Said to be based on a true story, and in a general sense it is plausible; the best spy is the one who doesn’t know he’s a spy. Since it’s a children’s book, it’s relatively simplistic. For example, for German soldiers those Hessians were really polite, or maybe because they were only in it for the money they just didn’t care, because the British were a lot more suspicious. To me the most sympathetic character was the poor old horse, though his love of cobbler does humanize Ariel to the point where I was rooting for him, American or not.
There’s some drawings, though there’s no intent to make the figures lifelike; in fact they kinda reminded me of the caricatures artists draw at fairs, except for the horse, who is as realistic as can be right down to the giant teeth; long of tooth indeed. . .

George Eastman
I have to admit that despite being a history lover, not to mention a professional photographer for 25 years, it never occurred to me to wonder about the most important man in the history of the field.
Being a short tome, this book highlights only the most important moments of his life, both the ups and down of business as well as family, which mostly consists of his mother. There’s an interesting note about him being a fan of Stoic philosophy, which as you read on you realize explains a lot about him. Again and again he says wealth and fame are not important to him, and it turns out he was one of the major donors to places like MIT, though of course anonymously, as well as education and healthcare.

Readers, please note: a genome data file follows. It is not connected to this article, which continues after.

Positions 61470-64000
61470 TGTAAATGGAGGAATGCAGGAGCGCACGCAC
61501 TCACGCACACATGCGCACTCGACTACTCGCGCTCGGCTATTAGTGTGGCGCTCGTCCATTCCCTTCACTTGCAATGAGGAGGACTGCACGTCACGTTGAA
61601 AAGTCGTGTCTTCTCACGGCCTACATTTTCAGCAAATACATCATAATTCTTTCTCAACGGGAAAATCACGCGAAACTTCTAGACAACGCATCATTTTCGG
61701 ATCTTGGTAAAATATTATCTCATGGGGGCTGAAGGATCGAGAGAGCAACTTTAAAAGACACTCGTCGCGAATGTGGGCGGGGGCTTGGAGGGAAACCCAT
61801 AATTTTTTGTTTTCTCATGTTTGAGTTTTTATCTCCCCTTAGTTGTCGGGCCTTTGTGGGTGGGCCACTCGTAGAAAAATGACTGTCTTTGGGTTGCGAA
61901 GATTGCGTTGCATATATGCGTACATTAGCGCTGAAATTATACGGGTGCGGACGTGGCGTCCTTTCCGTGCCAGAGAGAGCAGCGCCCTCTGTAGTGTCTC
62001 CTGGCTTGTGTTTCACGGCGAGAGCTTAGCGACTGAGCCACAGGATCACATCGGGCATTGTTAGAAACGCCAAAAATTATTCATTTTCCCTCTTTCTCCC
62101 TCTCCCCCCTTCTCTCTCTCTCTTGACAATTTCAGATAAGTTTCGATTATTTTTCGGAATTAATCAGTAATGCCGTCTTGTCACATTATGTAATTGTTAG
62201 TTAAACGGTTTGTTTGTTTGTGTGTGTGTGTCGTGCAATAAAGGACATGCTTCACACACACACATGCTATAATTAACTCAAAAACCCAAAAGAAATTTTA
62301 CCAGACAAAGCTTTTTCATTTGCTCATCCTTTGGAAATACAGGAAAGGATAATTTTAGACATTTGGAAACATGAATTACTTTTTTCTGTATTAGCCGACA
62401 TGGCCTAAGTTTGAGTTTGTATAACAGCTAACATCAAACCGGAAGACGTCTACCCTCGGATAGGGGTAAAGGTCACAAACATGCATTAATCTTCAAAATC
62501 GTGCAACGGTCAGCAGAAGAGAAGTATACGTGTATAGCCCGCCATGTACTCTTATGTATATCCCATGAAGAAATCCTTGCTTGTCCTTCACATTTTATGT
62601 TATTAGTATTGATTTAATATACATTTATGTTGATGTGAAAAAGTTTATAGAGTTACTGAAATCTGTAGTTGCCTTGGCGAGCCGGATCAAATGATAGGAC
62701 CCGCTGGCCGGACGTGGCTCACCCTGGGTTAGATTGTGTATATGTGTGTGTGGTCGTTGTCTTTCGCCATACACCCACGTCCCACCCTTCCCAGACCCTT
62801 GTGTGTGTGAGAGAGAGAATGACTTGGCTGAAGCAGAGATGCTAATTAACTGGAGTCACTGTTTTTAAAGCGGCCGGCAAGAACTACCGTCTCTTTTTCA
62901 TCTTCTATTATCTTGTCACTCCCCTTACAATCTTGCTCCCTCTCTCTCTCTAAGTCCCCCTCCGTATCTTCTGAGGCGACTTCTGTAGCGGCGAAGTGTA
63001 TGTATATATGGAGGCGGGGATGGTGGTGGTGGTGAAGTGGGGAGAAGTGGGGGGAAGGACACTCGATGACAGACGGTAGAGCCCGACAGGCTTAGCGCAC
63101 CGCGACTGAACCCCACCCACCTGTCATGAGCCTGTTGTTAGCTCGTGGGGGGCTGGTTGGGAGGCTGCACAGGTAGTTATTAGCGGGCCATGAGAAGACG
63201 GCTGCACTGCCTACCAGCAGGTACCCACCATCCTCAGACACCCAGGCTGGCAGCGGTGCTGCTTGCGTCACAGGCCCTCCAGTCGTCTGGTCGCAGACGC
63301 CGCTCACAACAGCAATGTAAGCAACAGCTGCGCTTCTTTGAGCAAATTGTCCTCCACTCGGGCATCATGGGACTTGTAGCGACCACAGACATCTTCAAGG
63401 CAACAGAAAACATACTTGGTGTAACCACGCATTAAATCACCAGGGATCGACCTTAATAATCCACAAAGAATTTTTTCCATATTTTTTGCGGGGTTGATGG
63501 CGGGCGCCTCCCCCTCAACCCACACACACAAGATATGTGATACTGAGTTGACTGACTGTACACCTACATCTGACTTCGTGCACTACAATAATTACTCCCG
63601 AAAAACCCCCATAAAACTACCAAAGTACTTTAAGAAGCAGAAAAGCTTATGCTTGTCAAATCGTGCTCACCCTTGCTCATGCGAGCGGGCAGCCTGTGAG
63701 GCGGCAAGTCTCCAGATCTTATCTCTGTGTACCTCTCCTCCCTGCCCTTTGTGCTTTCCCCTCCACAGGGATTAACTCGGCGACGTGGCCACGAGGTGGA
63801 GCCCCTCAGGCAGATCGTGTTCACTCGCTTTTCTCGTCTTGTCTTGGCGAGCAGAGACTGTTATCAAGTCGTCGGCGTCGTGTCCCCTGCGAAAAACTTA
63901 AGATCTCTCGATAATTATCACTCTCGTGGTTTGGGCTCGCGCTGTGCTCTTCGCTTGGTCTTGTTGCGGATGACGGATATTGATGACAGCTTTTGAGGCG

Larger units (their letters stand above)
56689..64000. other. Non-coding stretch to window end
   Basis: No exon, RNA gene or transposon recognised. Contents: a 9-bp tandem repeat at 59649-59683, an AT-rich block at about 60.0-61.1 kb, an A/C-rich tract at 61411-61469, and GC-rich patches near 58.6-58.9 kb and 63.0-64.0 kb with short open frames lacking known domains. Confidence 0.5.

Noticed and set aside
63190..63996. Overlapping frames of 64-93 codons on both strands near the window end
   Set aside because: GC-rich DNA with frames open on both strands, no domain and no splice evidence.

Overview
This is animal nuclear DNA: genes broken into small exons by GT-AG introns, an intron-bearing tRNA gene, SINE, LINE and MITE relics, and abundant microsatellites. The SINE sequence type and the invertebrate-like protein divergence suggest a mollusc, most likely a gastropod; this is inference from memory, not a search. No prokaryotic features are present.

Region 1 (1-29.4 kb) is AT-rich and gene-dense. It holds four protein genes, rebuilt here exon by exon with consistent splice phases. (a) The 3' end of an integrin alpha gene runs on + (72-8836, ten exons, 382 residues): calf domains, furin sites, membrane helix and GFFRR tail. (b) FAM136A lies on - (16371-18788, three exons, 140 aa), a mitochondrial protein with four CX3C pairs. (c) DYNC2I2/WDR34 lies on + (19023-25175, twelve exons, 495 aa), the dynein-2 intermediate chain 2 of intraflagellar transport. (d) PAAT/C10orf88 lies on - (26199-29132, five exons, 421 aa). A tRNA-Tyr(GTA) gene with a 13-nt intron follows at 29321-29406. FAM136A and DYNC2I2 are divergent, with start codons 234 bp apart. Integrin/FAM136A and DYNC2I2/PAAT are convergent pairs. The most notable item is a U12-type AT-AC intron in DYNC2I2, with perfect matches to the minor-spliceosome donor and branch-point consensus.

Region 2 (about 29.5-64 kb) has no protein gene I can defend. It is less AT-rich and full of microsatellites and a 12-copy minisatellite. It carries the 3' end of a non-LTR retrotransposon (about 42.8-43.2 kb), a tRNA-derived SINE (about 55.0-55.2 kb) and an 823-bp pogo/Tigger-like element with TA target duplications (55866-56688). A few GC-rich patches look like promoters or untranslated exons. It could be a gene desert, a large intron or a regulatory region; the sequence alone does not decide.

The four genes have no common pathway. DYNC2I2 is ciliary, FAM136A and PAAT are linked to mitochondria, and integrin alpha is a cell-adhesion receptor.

He was far better at getting people—chemists, carpenters, etc.—to make his products than dealing with the business side of things, especially when up against the government. As expected if you bother to think about it, the emulsion was the hardest part (and right on cue there goes Tom Petty in my head) of the photo-taking process, but once that was solved he showed he was a master at publicity and advertising as well.
As for the book itself, it’s a very easy read, possibly written with high school students in mind. I love the little sketches that crown each chapter; though some look like clip art, they’re cute in their simplicity, especially the historical ones, like the box camera.
All in all, this is a wonderful introductory—i.e. short—biography of a man who really should be more celebrated today.